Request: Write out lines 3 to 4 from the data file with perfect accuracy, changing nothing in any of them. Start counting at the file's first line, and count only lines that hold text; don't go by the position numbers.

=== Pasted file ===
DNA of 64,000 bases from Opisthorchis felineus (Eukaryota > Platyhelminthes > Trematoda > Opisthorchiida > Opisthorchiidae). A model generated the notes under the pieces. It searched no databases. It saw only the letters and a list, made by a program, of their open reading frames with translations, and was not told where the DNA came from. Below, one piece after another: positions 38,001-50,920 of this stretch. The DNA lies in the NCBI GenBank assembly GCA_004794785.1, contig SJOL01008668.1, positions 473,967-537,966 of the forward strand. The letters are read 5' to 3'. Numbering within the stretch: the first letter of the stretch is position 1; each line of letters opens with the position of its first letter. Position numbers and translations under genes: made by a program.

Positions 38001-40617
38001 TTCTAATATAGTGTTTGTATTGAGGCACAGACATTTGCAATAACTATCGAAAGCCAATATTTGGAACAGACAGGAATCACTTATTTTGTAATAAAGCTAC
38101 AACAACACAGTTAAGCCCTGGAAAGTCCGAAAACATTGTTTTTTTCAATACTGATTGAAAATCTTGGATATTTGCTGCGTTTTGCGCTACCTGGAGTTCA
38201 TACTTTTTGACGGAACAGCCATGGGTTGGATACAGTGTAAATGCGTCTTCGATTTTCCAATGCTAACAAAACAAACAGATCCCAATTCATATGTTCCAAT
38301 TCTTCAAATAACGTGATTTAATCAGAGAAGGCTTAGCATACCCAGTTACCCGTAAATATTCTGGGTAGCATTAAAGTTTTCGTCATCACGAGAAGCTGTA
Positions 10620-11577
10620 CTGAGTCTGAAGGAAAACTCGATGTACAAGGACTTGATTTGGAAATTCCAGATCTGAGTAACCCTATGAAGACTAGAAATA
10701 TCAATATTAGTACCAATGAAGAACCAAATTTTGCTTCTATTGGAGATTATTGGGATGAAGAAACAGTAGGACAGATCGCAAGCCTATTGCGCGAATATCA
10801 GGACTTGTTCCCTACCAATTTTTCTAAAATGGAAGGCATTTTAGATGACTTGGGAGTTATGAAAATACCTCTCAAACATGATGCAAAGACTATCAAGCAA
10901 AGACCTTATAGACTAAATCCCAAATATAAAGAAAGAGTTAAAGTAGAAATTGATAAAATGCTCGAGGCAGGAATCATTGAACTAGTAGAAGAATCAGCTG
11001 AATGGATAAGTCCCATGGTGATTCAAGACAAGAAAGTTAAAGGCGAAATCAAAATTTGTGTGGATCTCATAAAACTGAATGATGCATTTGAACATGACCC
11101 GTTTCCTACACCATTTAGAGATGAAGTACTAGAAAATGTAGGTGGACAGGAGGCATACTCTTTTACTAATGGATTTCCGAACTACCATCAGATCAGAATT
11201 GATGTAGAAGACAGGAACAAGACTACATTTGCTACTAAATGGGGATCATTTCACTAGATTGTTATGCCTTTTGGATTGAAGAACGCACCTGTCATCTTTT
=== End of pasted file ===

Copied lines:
38001 TTCTAATATAGTGTTTGTATTGAGGCACAGACATTTGCAATAACTATCGAAAGCCAATATTTGGAACAGACAGGAATCACTTATTTTGTAATAAAGCTAC
38101 AACAACACAGTTAAGCCCTGGAAAGTCCGAAAACATTGTTTTTTTCAATACTGATTGAAAATCTTGGATATTTGCTGCGTTTTGCGCTACCTGGAGTTCA